Harvard researchers developed a ‘robot snake’

Researchers have created a robot that can slither like a snake – and it might be used in laparoscopic surgeries.

The invention is the latest in a slew of new robotic developments.

Engineers have recently come up with robots that can glide across water, open doors and lift up to 1,000 times their weight.

Now, scientists from Harvard have created one that can slither using artificial scales, according to new research published in Science Robotics. 


Researchers designed the ‘robot snake’ by using a type of paper cutting art, called kirigami, to engineer the device. 

Kirigami is a variation of origami that relies on cuts instead of folds.  

The Harvard team thinks the ‘snake’ could be used during search and rescue missions, Newsweek reported.

Additionally, the researchers say it could be used in keyhole surgeries.

It is comprised of an elastic tube that repeatedly swells and then becomes smaller.

Plastic scales that are sliced onto the robot allow it to have a 3D, adaptable surface.

The scales replicate snakeskin, which allows snakes to move themselves forward. 

Scientists at Harvard have developed a 'robot snake' that can propel itself forward on its own

Scientists at Harvard have developed a ‘robot snake’ that can propel itself forward on its own

Lasers slice small cuts in a plastic sheet that the engineers wrap around the robot’s elastic tube.

As the tube expands the robot’s scales move away from it and grip the surface of the ground – just like snakeskin.

Different cuts can result in differing slither styles. A pattern within the plastic that consists of trapezoids will allow the robot to take longer strides.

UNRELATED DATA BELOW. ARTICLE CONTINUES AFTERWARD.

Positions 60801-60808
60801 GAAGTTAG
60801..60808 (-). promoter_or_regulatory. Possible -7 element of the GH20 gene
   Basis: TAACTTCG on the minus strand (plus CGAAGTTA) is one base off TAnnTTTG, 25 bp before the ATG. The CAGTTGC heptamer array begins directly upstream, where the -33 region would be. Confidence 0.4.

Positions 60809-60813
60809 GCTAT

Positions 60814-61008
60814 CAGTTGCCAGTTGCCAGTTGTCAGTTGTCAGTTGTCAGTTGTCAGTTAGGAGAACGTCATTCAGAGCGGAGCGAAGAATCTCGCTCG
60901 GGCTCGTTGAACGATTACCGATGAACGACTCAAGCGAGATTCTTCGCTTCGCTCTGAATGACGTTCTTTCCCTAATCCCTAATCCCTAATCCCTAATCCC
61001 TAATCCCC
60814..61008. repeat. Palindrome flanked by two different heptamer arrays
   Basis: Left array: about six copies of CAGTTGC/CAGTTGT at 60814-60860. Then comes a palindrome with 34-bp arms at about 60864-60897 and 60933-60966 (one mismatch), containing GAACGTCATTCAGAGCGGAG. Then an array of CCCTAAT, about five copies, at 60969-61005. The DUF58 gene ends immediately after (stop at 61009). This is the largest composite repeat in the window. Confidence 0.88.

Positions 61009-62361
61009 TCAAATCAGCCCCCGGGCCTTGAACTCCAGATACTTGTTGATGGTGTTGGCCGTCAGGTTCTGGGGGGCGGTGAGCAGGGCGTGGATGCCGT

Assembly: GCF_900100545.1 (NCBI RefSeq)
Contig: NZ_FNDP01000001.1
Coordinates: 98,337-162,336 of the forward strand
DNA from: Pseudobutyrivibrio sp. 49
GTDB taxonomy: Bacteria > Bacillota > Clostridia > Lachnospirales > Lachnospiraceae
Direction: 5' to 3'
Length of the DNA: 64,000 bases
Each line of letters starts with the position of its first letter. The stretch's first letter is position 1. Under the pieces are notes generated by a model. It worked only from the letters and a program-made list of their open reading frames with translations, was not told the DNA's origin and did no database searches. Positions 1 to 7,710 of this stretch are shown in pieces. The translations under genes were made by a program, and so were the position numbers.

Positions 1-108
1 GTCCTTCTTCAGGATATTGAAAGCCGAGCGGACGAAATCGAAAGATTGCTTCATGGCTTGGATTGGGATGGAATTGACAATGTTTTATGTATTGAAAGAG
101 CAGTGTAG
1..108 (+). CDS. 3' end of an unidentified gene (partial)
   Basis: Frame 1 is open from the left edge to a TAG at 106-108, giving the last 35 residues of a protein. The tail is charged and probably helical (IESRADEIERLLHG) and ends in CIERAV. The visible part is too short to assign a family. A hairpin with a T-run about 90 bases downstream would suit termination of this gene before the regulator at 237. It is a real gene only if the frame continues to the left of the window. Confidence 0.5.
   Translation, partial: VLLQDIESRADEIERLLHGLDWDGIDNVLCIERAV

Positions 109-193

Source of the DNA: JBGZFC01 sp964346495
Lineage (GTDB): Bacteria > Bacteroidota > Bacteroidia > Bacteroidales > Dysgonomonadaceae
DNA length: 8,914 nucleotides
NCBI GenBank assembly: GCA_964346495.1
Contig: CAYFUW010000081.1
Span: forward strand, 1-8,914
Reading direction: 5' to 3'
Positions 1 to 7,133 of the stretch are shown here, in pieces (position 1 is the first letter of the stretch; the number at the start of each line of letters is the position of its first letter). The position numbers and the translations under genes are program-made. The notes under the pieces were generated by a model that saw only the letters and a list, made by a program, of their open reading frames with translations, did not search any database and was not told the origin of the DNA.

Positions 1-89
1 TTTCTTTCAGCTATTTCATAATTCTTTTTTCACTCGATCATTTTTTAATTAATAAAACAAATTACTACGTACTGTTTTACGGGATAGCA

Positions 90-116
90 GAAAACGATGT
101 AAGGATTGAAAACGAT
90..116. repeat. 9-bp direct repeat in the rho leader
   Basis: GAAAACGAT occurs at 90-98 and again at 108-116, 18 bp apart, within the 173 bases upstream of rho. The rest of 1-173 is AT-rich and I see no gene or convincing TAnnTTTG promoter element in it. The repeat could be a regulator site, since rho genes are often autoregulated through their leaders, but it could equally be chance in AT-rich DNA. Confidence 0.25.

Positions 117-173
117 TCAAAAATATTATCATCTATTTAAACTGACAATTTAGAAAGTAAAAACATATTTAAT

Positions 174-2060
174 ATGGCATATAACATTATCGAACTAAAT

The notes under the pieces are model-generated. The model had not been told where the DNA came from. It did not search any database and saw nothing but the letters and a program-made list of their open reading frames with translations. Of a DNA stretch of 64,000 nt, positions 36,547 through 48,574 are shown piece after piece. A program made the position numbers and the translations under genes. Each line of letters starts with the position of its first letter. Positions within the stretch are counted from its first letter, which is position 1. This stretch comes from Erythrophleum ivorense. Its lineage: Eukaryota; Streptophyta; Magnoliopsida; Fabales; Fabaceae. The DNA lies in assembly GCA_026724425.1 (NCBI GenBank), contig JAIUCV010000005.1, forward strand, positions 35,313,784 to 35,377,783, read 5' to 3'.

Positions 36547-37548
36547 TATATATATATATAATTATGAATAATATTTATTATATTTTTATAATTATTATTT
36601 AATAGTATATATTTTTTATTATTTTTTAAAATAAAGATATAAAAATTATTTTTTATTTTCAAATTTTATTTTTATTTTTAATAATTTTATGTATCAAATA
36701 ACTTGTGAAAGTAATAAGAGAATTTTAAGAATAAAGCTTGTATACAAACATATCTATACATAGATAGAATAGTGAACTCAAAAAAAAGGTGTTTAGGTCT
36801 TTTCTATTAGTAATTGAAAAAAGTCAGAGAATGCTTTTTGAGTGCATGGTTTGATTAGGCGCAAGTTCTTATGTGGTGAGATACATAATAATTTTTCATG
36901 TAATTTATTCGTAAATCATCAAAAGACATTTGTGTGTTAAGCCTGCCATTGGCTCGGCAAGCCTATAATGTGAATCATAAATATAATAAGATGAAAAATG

Researcher Ahmad Rafsanjani said: ‘We show that the locomotive properties of these kirigami-skins can be harnessed by properly balancing the cut geometry and the actuation protocol.’


Different patterns on 'robot snakes' allow them to move in different ways

Different patterns on ‘robot snakes’ allow them to move in different ways

Scientists at Harvard have engineered a robot that can slither like a snake.

They believe that their creation might soon be used in laparoscopic surgeries.

Laparoscopy is a surgical form that requires only small cuts.

The type of surgery was named for a tool called a laparoscope, which is a thin surgical tool that has a small video camera on its tip.

Surgeons insert laparoscopes through minuscule cuts and have the ability to monitor patients’ insides via video camera.

There are numerous benefits associated with laparoscopic surgery.

Laparoscopic surgery patients have smaller scars.

Additionally, they don’t have to stay in the hospital as long.

Their scars cause less pain, and they heal quicker.

They might have less internal scarring, too.

The Harvard team thinks their snake robot can be used for medical purposes in the future.

Researcher Katia Bertoldi explained: ‘We believe that our kirigami-based strategy opens avenues for the design of a new class of soft crawlers.

‘These all-terrain soft robots could one day travel across difficult environments for exploration, inspection, monitoring and search and rescue missions or perform complex, laparoscopic medical procedures.’

Read more at DailyMail.co.uk